A blog by spcaLA president, Madeline Bernstein

Nov 3, 2011

Traveling Circus Protection Act Reintroduced to Congress

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Originally launched in 2011, H.R.4525, the Traveling Exotic Animal Protection Act (TEAPA), which would amend the Federal Animal Welfare Act to prohibit the use of an exotic or wild animal in an animal act, if, "during the 15-day period preceding such participation, such animal was traveling in a mobile housing facility" simply stalled in congress.

Congressman Jim Moran, (D-Virginia)  reintroduced the bill again and we need a strong showing of support for this effort.  Essentially, this would severely cripple the ability of small traveling circuses to exist and would require major changes to larger outfits like Ringling Brothers. In other words, the circus or exhibit just cannot come into town for one day and move on, but rather, it would have to have longer stays in each place with the additional financing for personnel and accommodations attendant to longer stays.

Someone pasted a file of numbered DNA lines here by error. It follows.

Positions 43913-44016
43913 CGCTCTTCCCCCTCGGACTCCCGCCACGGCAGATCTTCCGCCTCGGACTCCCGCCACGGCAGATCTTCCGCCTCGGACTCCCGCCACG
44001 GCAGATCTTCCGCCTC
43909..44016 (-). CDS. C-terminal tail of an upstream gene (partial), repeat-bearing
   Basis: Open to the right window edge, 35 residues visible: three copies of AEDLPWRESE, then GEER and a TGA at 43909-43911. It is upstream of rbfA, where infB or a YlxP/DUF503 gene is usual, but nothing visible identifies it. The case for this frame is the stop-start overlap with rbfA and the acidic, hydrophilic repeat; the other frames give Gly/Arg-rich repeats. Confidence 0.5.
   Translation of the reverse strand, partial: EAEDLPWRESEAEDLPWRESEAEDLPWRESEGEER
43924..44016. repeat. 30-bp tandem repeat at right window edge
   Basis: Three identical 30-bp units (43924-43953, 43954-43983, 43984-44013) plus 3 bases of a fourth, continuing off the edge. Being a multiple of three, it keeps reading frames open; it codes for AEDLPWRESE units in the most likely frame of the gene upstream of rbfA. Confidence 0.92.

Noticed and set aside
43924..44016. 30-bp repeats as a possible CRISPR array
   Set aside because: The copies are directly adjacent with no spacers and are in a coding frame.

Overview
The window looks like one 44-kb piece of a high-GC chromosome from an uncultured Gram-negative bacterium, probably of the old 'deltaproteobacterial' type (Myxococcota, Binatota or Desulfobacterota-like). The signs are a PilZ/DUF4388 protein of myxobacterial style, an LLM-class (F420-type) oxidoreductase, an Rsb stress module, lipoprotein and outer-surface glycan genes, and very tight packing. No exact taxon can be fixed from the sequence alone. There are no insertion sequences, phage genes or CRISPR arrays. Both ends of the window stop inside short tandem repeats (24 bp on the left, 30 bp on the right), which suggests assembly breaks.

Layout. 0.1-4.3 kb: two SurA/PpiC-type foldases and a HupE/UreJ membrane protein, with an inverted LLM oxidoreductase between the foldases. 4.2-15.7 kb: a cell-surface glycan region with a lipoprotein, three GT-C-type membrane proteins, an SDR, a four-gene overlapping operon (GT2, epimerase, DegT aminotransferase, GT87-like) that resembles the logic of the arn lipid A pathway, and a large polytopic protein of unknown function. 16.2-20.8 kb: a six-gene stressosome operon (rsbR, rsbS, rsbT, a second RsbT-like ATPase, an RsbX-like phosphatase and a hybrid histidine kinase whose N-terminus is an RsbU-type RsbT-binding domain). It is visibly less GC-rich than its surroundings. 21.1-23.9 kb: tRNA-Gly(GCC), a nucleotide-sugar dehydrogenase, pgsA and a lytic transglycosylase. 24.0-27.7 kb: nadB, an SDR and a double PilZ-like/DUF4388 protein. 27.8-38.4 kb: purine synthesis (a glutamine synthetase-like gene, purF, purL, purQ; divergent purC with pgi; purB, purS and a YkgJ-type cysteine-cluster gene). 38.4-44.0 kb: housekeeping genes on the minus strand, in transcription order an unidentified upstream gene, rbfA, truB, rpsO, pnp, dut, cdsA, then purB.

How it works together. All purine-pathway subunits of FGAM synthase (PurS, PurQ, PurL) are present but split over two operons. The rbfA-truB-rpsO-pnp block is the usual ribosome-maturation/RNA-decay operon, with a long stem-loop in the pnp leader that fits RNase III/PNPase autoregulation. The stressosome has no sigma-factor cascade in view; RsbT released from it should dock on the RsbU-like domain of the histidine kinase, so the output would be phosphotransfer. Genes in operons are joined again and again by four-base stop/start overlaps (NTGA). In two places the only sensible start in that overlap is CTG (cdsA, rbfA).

Animals don't magically appear at theaters, festivals, and fairs. They spend most of their time cooped up, sometimes chained, traveling in trains, trucks and the like. When they are not performing or rehearsing, they are also confined, often in minimal spaces for efficiency, ease of transport and cost concerns. When they are "on", they are contorting themselves and performing unnatural acts for our amusement. These animals are stressed, ill-used, and, as such develop health and behavioral issues often resulting in more confining and training "corrections". This is no life for these exotics and should be an unacceptable form of entertainment for a civilized society.

This bill is much appreciated and long overdue. We must work together to see that it passes.

It also wouldn't hurt to simultaneously encourage your local cities to simply ban circuses using live animals in your communities and to suggest that your schools not consider these acts as positive educational experiences for field trips. 

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